So, you’ve finally decided to take a look at your brand image. Whether you’re a fresh start-up or a small business that’s been putting off your branding for a few years, your brand image is one of your most valuable assets. It’s the first impression you give potential customers and how your current customers will recognise you for years to come. From awareness to recall, there’s no doubt you need a clear brand image. While it can seem like a costly investment of both time and money to begin with, long-term good branding should earn back it’s investment many times over.
Whether you choose to hire a professional or you’re diving into your brand image solo, here are some of our top professional brand image tips for start-ups.
Some comprehensive research will underpin all your other branding decisions. From tone of voice to logo design, without the right research, these decisions are random guesses. To get your branding right, you’ll need to research three key areas.
The target audience
The customer is always right, so put them at the centre of everything you do. Selecting and researching your target audience will give all your branding a clear focus which will help keep everything consistent. The more niche your target audience, the more focused and targeted you can make your brand image. Avoid trying to be all things to all people and instead concentrate on directly answering the main problems and needs of your target audience.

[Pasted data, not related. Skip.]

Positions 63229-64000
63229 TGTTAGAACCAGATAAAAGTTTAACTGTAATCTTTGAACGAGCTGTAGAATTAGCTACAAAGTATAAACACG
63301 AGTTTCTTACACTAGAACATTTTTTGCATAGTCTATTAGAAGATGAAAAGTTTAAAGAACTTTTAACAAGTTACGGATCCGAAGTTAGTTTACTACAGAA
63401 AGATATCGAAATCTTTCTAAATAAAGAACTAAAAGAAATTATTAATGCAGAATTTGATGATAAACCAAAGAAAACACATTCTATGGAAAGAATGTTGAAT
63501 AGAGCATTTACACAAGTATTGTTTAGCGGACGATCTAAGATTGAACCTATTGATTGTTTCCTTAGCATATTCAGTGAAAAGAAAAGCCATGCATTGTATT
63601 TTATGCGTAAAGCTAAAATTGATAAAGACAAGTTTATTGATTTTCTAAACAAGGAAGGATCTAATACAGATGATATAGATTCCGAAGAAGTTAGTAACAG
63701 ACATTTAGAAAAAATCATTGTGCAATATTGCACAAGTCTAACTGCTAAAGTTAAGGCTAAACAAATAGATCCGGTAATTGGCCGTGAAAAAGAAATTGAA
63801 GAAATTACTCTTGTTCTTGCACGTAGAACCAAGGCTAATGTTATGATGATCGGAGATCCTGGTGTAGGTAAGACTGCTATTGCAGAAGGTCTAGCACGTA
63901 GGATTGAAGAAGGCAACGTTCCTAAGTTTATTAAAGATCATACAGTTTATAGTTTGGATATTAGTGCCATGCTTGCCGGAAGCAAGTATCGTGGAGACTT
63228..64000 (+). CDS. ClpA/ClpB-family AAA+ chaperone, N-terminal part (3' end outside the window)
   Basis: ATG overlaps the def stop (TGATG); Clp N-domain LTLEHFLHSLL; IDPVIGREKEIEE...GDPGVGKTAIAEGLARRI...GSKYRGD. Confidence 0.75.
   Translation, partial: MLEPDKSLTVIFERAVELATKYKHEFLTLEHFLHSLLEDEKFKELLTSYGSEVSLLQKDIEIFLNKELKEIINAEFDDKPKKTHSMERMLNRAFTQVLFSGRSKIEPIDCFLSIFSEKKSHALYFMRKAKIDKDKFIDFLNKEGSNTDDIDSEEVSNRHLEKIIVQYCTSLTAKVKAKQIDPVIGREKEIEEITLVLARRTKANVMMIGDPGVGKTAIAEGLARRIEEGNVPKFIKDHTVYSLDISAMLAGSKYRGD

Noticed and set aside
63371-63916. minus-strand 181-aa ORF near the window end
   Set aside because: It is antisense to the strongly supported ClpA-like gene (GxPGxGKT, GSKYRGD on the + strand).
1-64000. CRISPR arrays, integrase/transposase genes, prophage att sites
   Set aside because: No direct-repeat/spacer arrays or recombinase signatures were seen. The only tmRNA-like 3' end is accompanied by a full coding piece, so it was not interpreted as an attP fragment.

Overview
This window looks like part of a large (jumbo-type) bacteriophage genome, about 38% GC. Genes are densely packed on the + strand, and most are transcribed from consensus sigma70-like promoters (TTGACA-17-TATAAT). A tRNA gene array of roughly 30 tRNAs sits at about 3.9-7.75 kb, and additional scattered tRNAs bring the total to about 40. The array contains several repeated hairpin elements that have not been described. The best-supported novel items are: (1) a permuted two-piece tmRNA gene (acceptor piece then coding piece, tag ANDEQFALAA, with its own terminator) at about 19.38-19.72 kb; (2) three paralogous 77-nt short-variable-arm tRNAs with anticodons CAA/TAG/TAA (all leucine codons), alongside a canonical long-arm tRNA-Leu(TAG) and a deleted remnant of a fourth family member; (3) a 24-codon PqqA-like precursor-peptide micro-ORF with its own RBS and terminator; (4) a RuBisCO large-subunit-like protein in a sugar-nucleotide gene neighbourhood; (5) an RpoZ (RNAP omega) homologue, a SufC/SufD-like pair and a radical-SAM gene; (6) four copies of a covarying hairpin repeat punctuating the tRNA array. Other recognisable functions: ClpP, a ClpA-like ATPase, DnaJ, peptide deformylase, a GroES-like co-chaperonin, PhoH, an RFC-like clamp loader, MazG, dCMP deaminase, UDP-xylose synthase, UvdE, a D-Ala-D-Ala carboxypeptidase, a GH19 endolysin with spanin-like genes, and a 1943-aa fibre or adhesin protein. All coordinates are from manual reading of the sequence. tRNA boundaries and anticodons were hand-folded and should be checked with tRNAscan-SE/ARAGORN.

Next up, your competitors. These are any of the businesses targeting the same customers as you and collectively they make up the market landscape. By researching, not only will you be able to benchmark prices and make sure you’re including all the must have’s, but you’ll be able to identify what competitors aren’t offering. This will find a gap in the landscape, an area where no one is standing out and that you can leverage. However you decide to differentiate your brand, make it the main pillar of your branding.